It wouldn’t be psychedelic rock without mushrooms, namely, an 8-foot-tall, hand-painted mushroom.
That’s one of the visual effects of The Artisanals’ ‘Shroom Tour. The Charleston-based folk-rock band, which includes the former guitar player of Susto, is trippy and hippie in all the right ways, and that have garnered the attention of Billboard with a recent music video release https://happybet188.co and Q&A and a wide-ranging national tour that’s been going on for a year and a half.
Bubbling lava lamps, phosphorescent lanterns and Himalayan salt lamps complement the giant stage ‘shroom. Patterned tapestries line the tour van. And round, John Lennon-like sunglasses decorate the faces of songwriters Johnny Delaware and Clay Houle.
The band’s debut full-length album features spiritual lyrics and Eastern influences, reminiscent of George Harrison.
The giant mushroom isn’t just a metaphor though. The drug it represents is a real inspiration to Johnny Delaware, who was a part of the Acid Boys culture in Charleston surrounding breakout band Susto, which portrays the psychedelic drug and music-making atmosphere that propelled the band forward.
It’s also the title of a song from Susto’s debut album.
Lyrics include: “I’ve been running with the Acid Boys, ‘ooin’ in the bites’ Doing what we can to survive now Ain’t nobody got money but, hey, nobody really cares ‘Cause we just keep it hanging on.”
To Delaware, mushrooms provide a route to a certain mindset, which can help stimulate songwriting inspiration. But they’re not the end-all-be-all to his creative process.
“Drugs and psychedelics make you want to be a better person,” says Delaware. “They make you want to love the people around you and can inspire you in other ways to create. I’m not one of those guys who needs to get high to create, though. You can reach a dangerous realm if you need to rely on a substance to create something. But if I want to go on a spiritual journey, I’m gonna do eight grams of mushrooms and stare in a mirror to see if I turn into a reptilian.”
Johnny Delaware throwing up the peace sign was a guitarist in Susto before leaving to embark on his own music endeavor, The Artisanals.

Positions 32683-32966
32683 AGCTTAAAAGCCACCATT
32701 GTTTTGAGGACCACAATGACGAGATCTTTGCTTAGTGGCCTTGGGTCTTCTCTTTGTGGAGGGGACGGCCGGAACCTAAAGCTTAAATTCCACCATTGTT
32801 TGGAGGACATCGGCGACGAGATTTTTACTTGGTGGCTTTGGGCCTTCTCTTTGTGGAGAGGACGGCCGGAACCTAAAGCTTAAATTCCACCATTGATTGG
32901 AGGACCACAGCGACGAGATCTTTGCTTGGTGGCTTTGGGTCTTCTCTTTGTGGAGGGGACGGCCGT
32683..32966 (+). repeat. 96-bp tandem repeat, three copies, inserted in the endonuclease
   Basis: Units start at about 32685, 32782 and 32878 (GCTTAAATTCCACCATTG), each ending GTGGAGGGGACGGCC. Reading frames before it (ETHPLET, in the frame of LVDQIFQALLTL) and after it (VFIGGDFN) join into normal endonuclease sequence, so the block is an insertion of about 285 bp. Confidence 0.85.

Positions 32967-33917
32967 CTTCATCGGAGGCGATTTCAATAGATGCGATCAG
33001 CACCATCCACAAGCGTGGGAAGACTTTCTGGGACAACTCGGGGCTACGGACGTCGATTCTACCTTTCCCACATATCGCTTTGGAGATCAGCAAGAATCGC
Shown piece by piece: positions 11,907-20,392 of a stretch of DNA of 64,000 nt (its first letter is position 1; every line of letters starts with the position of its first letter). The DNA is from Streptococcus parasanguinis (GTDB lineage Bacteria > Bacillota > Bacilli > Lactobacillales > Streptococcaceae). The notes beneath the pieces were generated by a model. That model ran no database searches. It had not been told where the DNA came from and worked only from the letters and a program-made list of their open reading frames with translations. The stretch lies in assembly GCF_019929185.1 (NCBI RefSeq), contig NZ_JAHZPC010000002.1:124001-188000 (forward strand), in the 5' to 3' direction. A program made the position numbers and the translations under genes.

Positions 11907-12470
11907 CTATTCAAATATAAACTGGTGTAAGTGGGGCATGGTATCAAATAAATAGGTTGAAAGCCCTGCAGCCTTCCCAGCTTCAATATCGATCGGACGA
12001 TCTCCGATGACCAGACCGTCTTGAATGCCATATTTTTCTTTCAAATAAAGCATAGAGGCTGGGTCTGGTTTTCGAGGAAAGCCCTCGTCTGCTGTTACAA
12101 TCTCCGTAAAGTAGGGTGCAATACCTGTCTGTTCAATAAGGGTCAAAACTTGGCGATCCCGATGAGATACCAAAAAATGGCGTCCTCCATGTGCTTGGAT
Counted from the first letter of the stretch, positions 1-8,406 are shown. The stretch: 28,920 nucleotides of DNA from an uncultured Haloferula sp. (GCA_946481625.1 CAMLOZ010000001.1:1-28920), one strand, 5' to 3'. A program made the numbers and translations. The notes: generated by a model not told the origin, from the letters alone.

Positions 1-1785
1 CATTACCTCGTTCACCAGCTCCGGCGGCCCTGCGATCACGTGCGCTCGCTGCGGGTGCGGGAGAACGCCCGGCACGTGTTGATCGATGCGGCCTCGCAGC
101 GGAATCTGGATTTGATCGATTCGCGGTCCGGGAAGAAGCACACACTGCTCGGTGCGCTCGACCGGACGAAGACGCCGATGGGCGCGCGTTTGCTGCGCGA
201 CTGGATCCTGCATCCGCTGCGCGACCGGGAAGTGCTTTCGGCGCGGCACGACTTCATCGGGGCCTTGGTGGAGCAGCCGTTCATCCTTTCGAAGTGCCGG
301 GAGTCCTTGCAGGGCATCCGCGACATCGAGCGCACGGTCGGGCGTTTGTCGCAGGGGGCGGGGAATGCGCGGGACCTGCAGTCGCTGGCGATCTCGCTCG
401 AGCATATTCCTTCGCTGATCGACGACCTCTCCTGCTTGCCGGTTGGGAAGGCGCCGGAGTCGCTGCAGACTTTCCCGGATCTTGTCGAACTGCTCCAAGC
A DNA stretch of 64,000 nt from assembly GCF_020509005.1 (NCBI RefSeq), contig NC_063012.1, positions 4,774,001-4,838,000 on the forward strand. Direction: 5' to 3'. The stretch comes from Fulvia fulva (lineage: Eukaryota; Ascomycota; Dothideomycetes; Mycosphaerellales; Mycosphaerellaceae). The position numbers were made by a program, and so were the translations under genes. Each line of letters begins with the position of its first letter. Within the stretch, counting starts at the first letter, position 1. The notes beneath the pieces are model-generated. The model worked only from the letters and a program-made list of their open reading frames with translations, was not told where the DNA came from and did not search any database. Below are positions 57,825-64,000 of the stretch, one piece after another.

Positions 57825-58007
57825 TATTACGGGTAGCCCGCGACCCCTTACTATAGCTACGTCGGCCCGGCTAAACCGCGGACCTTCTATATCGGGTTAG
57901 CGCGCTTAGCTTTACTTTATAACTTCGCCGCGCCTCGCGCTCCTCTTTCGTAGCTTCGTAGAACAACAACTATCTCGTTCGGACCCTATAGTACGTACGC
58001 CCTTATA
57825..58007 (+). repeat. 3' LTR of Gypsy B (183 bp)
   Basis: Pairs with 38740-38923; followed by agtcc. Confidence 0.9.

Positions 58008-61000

The state of mind Delaware has reached while tripping helped inspire the direction for The Artisanals’ new album.
“Shrooms help you think: I need to wake up; I’ve been sleeping a little bit; I need to change my life around,” he says. “Which goes with the songs on the new album, which are about evolution and not being stagnant.”
The expansive 10-song disc was recorded at the Magic Barn in Iowa City during the winter. It was below freezing outside, and the band was holed up, recording for the very first time in the new studio that had relocated from New York City, where it was known as the Magic Shop.
The equipment was the same: a massive 1970 NEVE 80 Series custom wrap-around recording console with 56 inputs used for David Bowie’s final album “Blackstar,” Coldplay’s “Viva La Vida,” Lou Reed’s “Magic and Loss,” The Ramones’ “Mondo Bizarro,” Kurt Vile’s “Smoke Ring for My Halo” and Arcade Fire’s “The Suburbs.”
“It was dreamy,” says Delaware. “You’re sitting there recording, touching knobs that Bowie, Lou Reed, Kurt Vile all recorded on. You can hear all these other legendary records that you’ve listened to in your own music, and that’s so special.”
The Artisanals incorporated unusual instruments like a sitar, 12-string acoustic guitar, a gong, a Japanese koto, French horns, cello and more into the record.
“That’s what I love about rock: You don’t just have to be playing an electric guitar,” Delaware says.
His favorite track from the disc is “First Time,” which he says doesn’t hide behind allegories and metaphors. It’s a retelling of a vulnerable and sentimental moment in his life.
Though Delaware will always be grateful of his time in Susto from 2014 to 2016, he’s excited to finally be releasing his own material into the universe, with the help of songwriting partner and guitarist Clay Houle, bassist Eric Mixon and two new members of the band, drummer Nick Recio and keyboardist Ian Klin.
“Susto was kind of like a rite of passage,” Delaware says. “That’s the way old sages taught: If you want to do something, you have to help someone else do it first.”
He adds that there are no harsh vibes between him and Susto’s Justin Osborne. They’re still good friends.
“I’m an Acid Boy for life. It’s in my roots now. It carries through.”
Reach Kalyn Oyer at 843-371-4469. Follow her on Twitter sound_wavves.